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The developing and changing identity of Huckleberry Finn in this excellent story is something that is well worth focusing on. The change in Huck's character can be detected most clearly and obviously in his attitude towards Jim, the runaway slave who is his companion. Initially, Huck treats Jim in a way that we would expect of a white boy at that time: he tricks him, placing a dead snake where he sleeps, which results in Jim being bitten by the dead snake's mate. He bullies Jim into getting involved in dangerous scrapes such as when they visit the floating boat, even though Jim does everything he can to persuade Huck to keep out of danger. He also lies to Jim when they are separated by fog in Chapter Fifteen. However, one crucial moment that represents the beginning of change in Huck is when he realises in this same chapter how much Jim cares about him and how worried he was. Jim speaks some very strong words to Huck expressing this love, but also expressing his sense of disappointment and anger that Huck could only think of tricking him and making him look stupid. Note how Huck responds:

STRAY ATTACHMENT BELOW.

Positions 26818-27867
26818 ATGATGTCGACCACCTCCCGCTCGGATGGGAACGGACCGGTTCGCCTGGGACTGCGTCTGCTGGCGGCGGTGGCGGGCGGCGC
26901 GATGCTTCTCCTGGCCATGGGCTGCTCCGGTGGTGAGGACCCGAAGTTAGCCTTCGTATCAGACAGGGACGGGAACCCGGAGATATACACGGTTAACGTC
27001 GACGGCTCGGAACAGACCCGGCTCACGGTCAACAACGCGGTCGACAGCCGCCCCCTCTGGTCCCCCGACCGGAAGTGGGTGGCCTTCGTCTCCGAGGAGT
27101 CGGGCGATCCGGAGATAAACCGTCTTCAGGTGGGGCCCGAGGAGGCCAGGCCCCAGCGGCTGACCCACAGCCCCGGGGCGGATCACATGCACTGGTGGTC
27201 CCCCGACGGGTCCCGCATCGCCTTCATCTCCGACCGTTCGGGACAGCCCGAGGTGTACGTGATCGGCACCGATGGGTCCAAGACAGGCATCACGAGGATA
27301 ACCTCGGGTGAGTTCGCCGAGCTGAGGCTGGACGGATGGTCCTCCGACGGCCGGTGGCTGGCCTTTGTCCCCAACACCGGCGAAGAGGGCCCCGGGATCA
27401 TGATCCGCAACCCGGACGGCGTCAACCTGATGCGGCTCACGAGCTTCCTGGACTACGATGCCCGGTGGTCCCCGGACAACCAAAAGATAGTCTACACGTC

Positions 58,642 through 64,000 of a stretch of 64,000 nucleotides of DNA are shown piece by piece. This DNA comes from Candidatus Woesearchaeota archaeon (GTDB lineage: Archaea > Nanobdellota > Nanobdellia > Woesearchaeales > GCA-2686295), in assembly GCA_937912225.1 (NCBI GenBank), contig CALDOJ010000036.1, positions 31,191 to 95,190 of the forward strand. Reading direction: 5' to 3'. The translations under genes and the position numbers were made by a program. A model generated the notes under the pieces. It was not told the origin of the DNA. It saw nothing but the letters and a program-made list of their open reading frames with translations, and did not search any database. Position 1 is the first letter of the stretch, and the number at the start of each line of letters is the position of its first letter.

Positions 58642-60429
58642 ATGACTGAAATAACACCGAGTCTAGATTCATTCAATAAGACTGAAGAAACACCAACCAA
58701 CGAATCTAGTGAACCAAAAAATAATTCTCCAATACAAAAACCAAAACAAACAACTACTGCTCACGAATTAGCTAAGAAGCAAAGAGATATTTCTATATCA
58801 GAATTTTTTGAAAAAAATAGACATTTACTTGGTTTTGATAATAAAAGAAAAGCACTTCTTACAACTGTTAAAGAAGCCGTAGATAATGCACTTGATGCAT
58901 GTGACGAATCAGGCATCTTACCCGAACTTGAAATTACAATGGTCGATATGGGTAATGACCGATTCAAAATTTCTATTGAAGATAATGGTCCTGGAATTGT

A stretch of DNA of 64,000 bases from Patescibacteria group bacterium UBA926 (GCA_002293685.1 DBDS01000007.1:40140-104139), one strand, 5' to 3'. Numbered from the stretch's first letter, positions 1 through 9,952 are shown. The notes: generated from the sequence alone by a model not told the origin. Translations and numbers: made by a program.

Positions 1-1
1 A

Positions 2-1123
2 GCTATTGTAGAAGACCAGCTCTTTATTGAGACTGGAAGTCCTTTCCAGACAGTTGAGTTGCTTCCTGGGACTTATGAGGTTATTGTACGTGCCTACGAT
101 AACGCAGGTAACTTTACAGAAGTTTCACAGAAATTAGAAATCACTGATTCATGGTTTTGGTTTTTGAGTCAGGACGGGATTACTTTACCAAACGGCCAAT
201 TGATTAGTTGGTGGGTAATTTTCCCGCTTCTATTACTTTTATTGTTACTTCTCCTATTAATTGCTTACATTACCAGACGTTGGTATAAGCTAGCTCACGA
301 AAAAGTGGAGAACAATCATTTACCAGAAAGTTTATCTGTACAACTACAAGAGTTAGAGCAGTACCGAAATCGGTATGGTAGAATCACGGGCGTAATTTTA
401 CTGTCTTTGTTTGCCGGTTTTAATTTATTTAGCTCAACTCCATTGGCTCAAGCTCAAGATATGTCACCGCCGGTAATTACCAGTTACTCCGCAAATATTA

It was fifteen minutes before I could work myself up to go and humble myself to a nigger; but I done it, and I warn't every sorry for it afterwards, neither. I didn't do him no more mean tricks, and I wouldn't done that one if I'd a knowed it would make him feel that way.
This comment, for a white boy growing up in the context of the novel, is revolutionary, as it shows Huck is beginning to see Jim as a human being rather than simply viewing him simply as a slave. This is something that we see more and more of as the novel progresses and Huck gets to know Jim more deeply.
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